Editor’s Note: This summer, continued COVID spikes and rolling lockdowns happening in different parts of the world have added new challenges to getting to the field. Here is an update on how one Serge intern spent her first two weeks.
After two red-eye flights, a long layover in Germany, and a tedious customs/immigration process, I arrived in Bangkok…only to be whisked away to my quarantine hotel for the next 15 days.
My quarantine has been very strict. I do not leave the room unless I am instructed to. (Ask me about the time I tried to “escape” and got escorted back by the security guard.) I only leave to get a COVID test…totaling four in the last 2.5 weeks. My meals are placed outside my door. I report my temperature to the nurse twice a day. It is far from the “exciting mission field of adventure” you might think of.
Not to sugarcoat it, but it was hard.
Every day was hard. Every day just getting out of bed to sit and do work/orientation training was hard. Every day I had to choose if I was going to live for myself or for God. Was I going to rely on myself or rely on God for strength?
Throughout these two weeks, I’ve been dwelling on Matthew 6. My reflection below is not in chronological order but structured from the 5 subtitles of Matthew 6.
Giving to the Needy
Often, I give excuses when I do not want to do something… “I just don’t have time. Life is so busy. I need life to slow down.”
But is it really that I don’t want to do it or is it not enough of priority to get it done? How was I going to use these next 15 days?
There is a phrase “If you have time for breakfast, never say that you don’t have time for God’s Word.” Truly and physically, I related to Jesus’ instructions in verse 6: “But when you pray, go into your room and shut the door and pray to your Father who is in secret.”
I was in a room with the door closed, how could I not live this out? No one was watching or expecting anything from me. Do I only “practice Jesus” when others can see it?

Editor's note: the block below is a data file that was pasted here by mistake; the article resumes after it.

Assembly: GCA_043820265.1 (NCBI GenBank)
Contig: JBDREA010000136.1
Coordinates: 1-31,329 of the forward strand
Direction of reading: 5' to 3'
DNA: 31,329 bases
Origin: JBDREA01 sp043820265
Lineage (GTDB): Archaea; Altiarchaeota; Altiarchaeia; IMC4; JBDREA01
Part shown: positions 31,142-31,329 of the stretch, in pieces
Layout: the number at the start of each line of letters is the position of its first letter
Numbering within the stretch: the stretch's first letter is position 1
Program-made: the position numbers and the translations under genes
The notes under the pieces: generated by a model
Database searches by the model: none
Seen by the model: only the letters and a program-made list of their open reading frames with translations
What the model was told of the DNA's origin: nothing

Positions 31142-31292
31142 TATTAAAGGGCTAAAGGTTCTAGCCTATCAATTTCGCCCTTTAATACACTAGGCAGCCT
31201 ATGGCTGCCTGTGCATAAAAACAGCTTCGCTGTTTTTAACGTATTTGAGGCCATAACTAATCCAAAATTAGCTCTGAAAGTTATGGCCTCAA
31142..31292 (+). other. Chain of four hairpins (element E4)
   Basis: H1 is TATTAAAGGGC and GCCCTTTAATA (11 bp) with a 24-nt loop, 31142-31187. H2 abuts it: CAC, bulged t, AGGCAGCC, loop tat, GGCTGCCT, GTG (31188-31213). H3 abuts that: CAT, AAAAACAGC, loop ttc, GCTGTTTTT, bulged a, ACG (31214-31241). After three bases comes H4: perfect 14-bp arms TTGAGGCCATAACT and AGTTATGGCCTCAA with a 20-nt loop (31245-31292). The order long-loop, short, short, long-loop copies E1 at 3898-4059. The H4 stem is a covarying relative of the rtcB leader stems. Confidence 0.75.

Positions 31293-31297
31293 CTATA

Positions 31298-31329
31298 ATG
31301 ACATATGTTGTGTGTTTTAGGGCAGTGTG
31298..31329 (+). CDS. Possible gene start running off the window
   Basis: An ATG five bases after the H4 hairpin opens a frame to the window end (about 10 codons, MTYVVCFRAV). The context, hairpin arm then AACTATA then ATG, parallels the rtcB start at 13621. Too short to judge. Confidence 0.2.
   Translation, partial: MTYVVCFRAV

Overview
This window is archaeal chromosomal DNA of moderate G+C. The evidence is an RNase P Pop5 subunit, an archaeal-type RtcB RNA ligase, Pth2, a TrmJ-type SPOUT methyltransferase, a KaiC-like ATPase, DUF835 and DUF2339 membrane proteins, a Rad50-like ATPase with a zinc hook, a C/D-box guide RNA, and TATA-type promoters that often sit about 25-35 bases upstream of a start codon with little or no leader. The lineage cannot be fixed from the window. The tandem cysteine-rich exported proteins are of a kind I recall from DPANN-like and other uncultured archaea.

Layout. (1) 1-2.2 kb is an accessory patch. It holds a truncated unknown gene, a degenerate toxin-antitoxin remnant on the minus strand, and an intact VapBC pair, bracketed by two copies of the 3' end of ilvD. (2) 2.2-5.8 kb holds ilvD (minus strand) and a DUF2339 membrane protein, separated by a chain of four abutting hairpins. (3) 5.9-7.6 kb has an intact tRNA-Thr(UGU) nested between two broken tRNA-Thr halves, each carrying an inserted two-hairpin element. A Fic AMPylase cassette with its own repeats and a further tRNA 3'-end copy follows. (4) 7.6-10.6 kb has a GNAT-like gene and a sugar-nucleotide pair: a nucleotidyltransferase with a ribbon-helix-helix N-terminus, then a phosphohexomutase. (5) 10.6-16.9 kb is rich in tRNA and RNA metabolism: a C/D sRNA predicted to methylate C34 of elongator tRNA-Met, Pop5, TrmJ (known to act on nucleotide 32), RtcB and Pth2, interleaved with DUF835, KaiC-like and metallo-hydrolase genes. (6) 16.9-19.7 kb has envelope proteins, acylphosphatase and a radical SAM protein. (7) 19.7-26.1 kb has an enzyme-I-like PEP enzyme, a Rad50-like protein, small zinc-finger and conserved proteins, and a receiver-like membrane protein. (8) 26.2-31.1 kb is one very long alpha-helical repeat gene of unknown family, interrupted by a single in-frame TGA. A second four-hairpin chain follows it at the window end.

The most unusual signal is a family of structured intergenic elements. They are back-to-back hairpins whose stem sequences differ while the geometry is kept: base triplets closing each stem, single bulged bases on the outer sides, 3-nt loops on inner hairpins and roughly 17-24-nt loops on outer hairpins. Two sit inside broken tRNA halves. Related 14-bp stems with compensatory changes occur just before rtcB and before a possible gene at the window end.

We need to be wary of doing things, especially practicing righteousness, for the sake and approval of others.
Let verse 4: “And your Father who sees in secret will reward you” sink in. God sees that I chose to spend hours soaking up His promises and admitting my need for the Father’s strength in isolation and is glorified in that.
The Lord’s Prayer
As I was studying how to pray, one morning I knelt to pray but had no words.
The first thing to learning to pray is admitting from the heart that we do not know how to pray. Often, I do not pray (or ask people to pray for me) until it is the only option left. That is reversed, prayer should be the first thing we do.
In the Lord’s prayer, sometimes praying “Thy Kingdom come” is the hardest because it means we have to stop our kingdom building.
Rose Marie Miller says in her book, Nothing is Impossible with God, “If we are honest with ourselves, we are usually seeking our kingdom—our will, our way, our plans, our purpose, our desires. How many of us secretly want our names to be hallowed rather than God’s?”
This is not what the Spirit desires for the growth of God’s kingdom.
We need the Spirit to teach us how to pray for building God’s kingdom—the one where he receives all the glory. I can rest assured that “For when we do not know what to pray for as we ought, but the Spirit himself intercedes for us with groanings too deep for words” (Romans 8:26.)
From N.T Wright’s The Crown and the Fire: “The Spirit sustains and supports us in our weakness…we look at the world and long to bring to it the injustice and peace, the Shalom, for which it is yearning. And we don’t know how to do it…But at the very moment of this weakness…we have the assurance that the Spirit is doing the praying we cannot do.“
About a week into quarantine, I started becoming comfortable and reverted back to relying on myself for strength.
I fell out of touch for my need of His dependence. I decided to fast for 30 hours. I put all my snacks (and candy that I ate on hard days) away. I turned off my phone. Stripped of my comforts and distractions even more, I was brought to my lowest place where yet again I fell apart.
And that’s where God meets us in our brokenness.